The City of York council have been advised that dozens of trees beside a York shopping centre should be saved from the axe but others can fairly be removed, a city official has said.
Esther Priestley, landscape architect for City of York Council, disputed claims by the owners of Clifton Moor Retail Park that trees between the site and the outer ring road were hiding the shops and thus damaging trade.
The owners wanted to chop down 103 trees, replacing only 12 of them. The trees are covered by a Tree Preservation Order.
Ms Priestley said trees enhanced the shopping experience, but she said there was merit in thinning the line of trees, particularly to allow others to thrive.
She has advised councillors to allow 28 trees to be removed, but to demand that those felled are replaced where possible. She said a phased approach should be taken along the other areas affected by the proposal.
She said in a written report: “This should be carried out over a time span of several years in order to reduce the immediate loss to the visual amenity, and to seek assurance that the proposed approach to the management of the trees can be successful.” The proposal by the shopping centre’s owners has received 125 objections and no statements of support since it was revealed.
Mike Hopkins, director of Jones Lang LaSalle Ltd, which represents the park’s owners, had said the “landscape buffer” was a reason for poor performance at the shops, and said improving visibility of the sites would boost trade.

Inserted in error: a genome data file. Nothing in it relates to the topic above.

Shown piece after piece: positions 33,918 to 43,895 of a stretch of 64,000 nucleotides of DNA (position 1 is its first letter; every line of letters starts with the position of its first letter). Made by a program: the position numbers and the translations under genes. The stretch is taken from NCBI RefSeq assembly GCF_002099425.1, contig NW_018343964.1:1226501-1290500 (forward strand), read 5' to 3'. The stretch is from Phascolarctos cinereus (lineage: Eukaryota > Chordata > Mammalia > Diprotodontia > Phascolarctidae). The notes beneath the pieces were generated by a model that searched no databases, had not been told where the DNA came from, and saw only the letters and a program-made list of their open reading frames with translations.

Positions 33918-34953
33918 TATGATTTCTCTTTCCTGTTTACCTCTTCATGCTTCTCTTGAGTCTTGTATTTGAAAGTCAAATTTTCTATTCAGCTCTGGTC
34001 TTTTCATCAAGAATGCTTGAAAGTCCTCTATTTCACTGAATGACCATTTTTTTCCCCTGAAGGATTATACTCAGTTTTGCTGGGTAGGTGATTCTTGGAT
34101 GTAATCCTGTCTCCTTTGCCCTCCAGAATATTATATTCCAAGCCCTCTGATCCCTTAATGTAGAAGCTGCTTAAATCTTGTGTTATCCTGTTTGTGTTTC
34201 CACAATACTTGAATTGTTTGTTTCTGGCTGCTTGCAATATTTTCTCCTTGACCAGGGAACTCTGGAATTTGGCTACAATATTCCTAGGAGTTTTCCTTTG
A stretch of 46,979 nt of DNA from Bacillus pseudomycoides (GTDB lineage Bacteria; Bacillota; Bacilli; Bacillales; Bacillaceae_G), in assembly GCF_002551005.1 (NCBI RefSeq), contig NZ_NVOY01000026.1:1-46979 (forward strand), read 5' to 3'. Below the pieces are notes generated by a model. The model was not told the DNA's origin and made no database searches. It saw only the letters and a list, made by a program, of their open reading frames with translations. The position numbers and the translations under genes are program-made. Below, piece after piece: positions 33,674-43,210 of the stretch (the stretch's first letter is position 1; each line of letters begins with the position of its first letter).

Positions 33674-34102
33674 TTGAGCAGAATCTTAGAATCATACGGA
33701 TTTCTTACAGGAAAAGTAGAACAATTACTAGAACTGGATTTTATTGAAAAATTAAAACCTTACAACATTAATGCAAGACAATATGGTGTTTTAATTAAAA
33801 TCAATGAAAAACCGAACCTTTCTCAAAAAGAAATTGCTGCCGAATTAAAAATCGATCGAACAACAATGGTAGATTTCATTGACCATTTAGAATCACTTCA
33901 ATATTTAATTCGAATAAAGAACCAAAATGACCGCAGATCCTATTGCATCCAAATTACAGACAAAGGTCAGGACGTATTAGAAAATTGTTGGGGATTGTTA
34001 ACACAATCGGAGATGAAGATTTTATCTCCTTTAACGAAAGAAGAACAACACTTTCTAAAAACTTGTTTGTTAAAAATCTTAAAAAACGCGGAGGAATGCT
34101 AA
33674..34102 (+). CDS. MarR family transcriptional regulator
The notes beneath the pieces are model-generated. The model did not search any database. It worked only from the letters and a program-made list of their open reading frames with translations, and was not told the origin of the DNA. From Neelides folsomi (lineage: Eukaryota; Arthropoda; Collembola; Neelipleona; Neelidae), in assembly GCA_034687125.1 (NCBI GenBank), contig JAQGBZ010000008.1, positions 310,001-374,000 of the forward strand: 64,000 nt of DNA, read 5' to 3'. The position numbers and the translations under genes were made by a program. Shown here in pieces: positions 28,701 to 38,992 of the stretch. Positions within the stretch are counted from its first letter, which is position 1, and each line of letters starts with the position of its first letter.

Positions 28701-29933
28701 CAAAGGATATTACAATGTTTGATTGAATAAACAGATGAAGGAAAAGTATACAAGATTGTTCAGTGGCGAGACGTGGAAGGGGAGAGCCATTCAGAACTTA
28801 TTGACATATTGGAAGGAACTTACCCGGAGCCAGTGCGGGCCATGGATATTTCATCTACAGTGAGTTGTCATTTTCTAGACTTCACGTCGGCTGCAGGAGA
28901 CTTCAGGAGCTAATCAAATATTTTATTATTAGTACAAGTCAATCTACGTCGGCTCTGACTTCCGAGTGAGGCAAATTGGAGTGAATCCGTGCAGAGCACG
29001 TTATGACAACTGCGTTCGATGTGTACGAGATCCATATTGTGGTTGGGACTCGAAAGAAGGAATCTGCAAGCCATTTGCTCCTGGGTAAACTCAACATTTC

Ms Priestley said: “There are a number of likely reasons as to why there has been a drop in business at the retail park that are not related to the existing trees. Trees play a critical role in the amenity of a retail park development, and research suggests that trees contribute to a positive retail experience.”
The business wants to fell trees between the A1237 and the eastern area of shops, stretching from Dunelm Mill to the Tenpin bowling site. Ms Priestley said the line of trees ought to have been thinned before now and said the failure to do so meant some were ‘leggy’ or misshapen, and said there was a lot of deadwood.
She suggested allowing the removal of trees from two sections initially, ahead of a phased programme of maintenance.
She said that even if the shop’s owners wanted to improve visibility, they could do this by crown lifting the trees’ lower branches and reducing the height of the hedge and shrubs.
She said most of the trees were deciduous, so the shops were visible through them for much of the year in any case.
The application will be decided by a council planning committee at West Offices at 4.30pm next Thursday (August 4).